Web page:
It is not surprising that Native Americans, African Americans, and women are trailing in the rural economy, Dr. Christopher Hayes, assistant teaching professor of labor studies and employment relations at Rutgers-New Brunswick, said in an email.

“Women have been continually marginalized in American society, politics, culture, and the workforce for as long as these things have existed, with women of color, especially Native American and African American, faring the worst,” Hayes wrote.

Education is another facet that CEW researchers looked at, finding that a smaller percentage of rural workers held anything equal to or higher than a bachelor's degree (25%) compared to workers in urban areas (40%). However, it seems that those with associate’s degrees or lower fared better in rural areas than in urban ones. Rural workers with associate’s or lower held 65% of the good jobs in rural America, while the same can be said for just 44% of those in urban areas.

Having a higher degree than an associate’s just doesn’t pay as well in rural work, the report noted. People with bachelor's or graduate degrees had lower odds of having a good job in rural America than in urban America.

That being said, higher educational attainment still presents promise, researchers pointed out. Professions that require relatively high education, healthcare and technical work, make up a higher percentage of good jobs held than their presence in the rural workforce.

“Not everybody needs to get a bachelor's degree in rural areas, but there are a number of jobs in rural areas where a certificate, an associate's degree, some sort of postsecondary credential, is needed [for the job,]” Van Der Werf said. “We're finding that, in some cases, places that might be interested in expanding into rural areas say that the labor force just isn't trained enough, doesn't have the right credentials.”

The nation’s large investments into infrastructure could mean jobs for those in rural areas, such as building bridges, highways, and better broadband, but the people in these regions may not currently have the training for this kind of construction and maintenance, Van Der Werf said.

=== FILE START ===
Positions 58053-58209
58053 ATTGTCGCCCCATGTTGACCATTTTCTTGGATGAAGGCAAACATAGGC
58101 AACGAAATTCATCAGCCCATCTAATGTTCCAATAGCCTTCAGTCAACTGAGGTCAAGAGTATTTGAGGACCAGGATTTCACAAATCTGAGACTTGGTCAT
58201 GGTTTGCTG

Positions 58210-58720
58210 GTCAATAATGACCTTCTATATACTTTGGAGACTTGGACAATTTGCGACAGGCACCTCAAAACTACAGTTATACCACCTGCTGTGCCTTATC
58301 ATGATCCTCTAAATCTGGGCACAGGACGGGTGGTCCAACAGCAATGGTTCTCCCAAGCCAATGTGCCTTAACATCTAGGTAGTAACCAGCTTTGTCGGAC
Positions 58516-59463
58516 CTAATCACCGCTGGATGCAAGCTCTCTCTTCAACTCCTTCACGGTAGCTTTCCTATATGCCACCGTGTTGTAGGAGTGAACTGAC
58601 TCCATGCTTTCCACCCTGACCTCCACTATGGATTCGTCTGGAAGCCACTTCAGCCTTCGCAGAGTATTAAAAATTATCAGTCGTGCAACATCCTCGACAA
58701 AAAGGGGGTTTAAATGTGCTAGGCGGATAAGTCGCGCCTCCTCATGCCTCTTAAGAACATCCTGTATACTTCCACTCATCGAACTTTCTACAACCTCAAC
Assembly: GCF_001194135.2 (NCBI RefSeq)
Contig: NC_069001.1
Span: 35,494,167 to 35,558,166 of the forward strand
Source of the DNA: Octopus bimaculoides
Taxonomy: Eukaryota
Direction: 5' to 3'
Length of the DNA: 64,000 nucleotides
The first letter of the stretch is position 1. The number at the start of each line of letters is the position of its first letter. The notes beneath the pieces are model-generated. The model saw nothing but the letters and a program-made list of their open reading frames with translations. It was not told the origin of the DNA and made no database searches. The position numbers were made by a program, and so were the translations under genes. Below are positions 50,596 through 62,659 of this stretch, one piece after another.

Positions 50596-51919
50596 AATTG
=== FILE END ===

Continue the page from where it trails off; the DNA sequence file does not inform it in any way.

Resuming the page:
Notably, rural areas also have higher percentages of adults not participating in their workforce (26%), more so than in urban areas (20%), researchers found.

The report’s authors suggested that the U.S. bolster school counseling for rural schools, as well as increase holistic support for impoverished students, including having more access to public health and job placement services.

Focusing on improving education in rural settings – by way of free community college, bachelor’s degrees offered by community colleges, and more seamless transitions from grade school to training programs – would be valuable, Van Der Werf said.

And with advances in broadband connectivity, rural leaders can also take steps to draw in more remote workers and invite industries to set up satellite offices in their area, the report authors suggested.

Hayes expressed more skepticism and doubt over the advice in the report.

“The authors appear to embrace an ‘if you build it, they will come’ approach to a more educated rural workforce, but it is difficult to see how or why companies would spend substantially in sparsely populated areas,” he wrote. “Though, with the current conditions of working from home for white-collar workers, perhaps that would be a path forward, if a tenuous one, as it is not at all certain that prevailing trends will continue.”



A New Track: Fostering Diversity and Equity in Athletics
American sport has always served as a platform for resistance and has been measured and critiqued by how it responds in critical moments of racial and social crises.
Read More
A New Track: Fostering Diversity and Equity in Athletics